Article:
004: A License to Share

Posted by Nehaa Chaudhari at Mar 17, 2014 09:00 PM |
In this blogpost Devika Agarwal, a 4th year student at Dr. Ram Manohar Lohiya National Law University, Lucknow, takes a first look at the Creative Commons 4.0 Licence.

With the increasing amount of information being uploaded online every day, it becomes imperative to facilitate the sharing of this information legally. Creative Commons (CC) license is a tool developed especially with the objective of allowing widespread dissemination of information in a manner so as not to infringe the copyright of a person over the work.

A CC license is a valid license. It is ‘non-exclusive’ in nature; this means that the author of a work is free to enter into a different licensing agreement with anybody he wishes despite holding a CC license (the different licensing contracts must also be ‘non-exclusive’ in nature). Simply put, licensees of a CC license will be governed by the terms of the CC license unless they have a different agreement with the license holder.

In India, works licensed under the CC license include digital copies of educational material by NCERT.

With the first version of the license being published in 2002, Creative Commons has witnessed a number of changes to help serve the needs of internet users better. Version 4.0 of the Creative Commons License was released on November 25, 2013.

  • A more global license

What sets the latest version of the Creative Commons license apart from its precursors is the fact that CC license 4.0 is an ‘international license’. The earlier versions of CC license required the license to be “ported” to the different jurisdictions; ‘porting’ was a process which involved the translation and legal adaptation of CC’s core license suite (also known as ‘generic’ license suite’ ) to conform to the languages and copyright laws of individual jurisdictions). This means that earlier one had to obtain a CC license ported to one’s country; the “ported version of the license” was a modification of the generic CC license, suited to meet the copyright requirements of a particular country.

The CC license 4.0, on the other hand, is an international license, i.e., the 4.0 license is ‘jurisdiction neutral’ in nature and a single version of the license exists for all persons.

  • Sui generis database rights:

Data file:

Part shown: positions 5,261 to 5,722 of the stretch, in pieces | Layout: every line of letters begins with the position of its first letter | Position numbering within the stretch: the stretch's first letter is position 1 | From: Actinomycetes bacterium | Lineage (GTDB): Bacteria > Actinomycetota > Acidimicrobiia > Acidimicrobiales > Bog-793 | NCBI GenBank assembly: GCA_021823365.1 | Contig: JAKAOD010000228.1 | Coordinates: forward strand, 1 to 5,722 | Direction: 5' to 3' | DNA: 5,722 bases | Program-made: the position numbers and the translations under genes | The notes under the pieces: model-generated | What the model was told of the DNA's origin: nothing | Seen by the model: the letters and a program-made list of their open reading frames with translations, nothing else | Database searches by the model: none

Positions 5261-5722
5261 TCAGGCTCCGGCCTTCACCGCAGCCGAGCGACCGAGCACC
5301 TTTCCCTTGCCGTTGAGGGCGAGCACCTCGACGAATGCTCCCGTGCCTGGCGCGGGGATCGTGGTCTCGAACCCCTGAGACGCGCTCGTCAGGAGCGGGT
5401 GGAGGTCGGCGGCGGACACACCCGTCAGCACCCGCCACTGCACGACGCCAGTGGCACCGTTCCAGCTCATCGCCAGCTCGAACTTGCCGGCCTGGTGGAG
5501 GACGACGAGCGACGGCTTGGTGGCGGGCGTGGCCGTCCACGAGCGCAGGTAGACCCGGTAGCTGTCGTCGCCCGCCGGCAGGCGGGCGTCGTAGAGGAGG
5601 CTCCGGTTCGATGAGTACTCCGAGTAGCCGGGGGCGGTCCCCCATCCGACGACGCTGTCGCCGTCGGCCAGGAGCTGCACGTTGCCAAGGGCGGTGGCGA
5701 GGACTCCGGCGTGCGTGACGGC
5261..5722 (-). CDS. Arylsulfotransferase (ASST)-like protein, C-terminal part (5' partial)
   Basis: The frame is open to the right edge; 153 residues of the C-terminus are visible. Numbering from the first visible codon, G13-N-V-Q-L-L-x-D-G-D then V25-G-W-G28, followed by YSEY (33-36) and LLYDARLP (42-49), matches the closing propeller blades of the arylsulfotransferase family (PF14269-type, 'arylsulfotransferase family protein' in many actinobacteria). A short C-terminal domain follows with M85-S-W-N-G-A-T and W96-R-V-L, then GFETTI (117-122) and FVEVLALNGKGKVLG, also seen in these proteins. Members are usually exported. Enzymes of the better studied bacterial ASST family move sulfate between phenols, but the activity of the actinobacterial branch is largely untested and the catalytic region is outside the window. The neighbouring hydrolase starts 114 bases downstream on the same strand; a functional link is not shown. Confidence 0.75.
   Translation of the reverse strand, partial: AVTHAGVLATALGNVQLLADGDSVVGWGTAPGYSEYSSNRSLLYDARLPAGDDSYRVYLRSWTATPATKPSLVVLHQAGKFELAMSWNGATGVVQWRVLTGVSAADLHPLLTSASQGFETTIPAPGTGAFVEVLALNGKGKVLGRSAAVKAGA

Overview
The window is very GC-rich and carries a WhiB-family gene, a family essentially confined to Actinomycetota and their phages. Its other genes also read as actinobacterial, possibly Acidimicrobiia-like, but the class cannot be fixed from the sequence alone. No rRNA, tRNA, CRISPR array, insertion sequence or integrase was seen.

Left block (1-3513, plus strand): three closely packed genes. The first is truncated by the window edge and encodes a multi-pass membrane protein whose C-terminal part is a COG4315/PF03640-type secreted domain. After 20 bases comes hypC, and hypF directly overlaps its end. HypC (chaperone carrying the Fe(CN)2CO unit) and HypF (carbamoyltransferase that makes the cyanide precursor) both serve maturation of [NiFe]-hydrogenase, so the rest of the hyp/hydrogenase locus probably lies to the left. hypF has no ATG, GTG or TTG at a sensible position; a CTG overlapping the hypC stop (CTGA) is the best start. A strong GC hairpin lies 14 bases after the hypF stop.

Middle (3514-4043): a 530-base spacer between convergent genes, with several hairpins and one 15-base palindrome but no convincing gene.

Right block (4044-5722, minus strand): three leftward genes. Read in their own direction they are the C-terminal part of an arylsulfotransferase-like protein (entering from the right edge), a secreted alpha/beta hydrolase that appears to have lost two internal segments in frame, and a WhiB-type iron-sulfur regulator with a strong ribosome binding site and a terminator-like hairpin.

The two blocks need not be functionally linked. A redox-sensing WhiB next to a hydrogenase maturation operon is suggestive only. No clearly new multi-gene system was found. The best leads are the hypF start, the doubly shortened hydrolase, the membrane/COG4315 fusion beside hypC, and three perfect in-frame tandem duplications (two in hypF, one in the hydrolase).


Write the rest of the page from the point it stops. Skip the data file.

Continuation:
The CC license 4.0 also provides explicitly for protection to sui generis databases in jurisdictions which recognize copyright related to sui generis databases. Sui generis databases were not expressly covered by the earlier versions of the CC license. (India does not extend copyright protection to sui generis databases).

  • Non-attribution

The one element common to all the CC licenses is ‘attribution’ or acknowledgement of the licensor as the author of the work by “giving appropriate credit and providing a link to the license. Where the earlier licenses provided that a licensor may request a licensee to remove attribution from adaptations of the work (in order to preserve anonymity), the 4.0 license extends the right of ‘non-attribution’ of a licensor to works which have not been adapted.

This right of attribution is recognized under section 57 (1) (a) of The Copyright Act, 1957 in India which states that “even after the assignment either wholly or partially of the said copyright, the author of a work shall have the right to claim authorship of the work.”

  • 30-day period to remedy breach of CC license terms

A significant change in the CC 4.0 version is that unlike the earlier licenses which terminated the CC license in case of failure to comply with the license terms, the 4.0 licenses allow a 30-day period to the licensees to remedy the breach, after which the license shall resume.

The terms incorporated in the 4.0 license are aimed at making the license more compatible with the copyright laws of various jurisdictions and at the same time ensure that information can be shared with more freely, thus preserving the spirit of Access to Knowledge.

(Creative Commons re-launched its India chapter in November last year.)

Similarly, right of ‘non-attribution’ is recognized under section 21 of The Copyright Act, 1957 which provides for relinquishment of copyright by the author. This may be done “by giving notice in the prescribed form to the Registrar of Copyrights or by way of public notice.” A CC license where attribution has been removed at the instance of the licensor will serve as a ‘public notice’.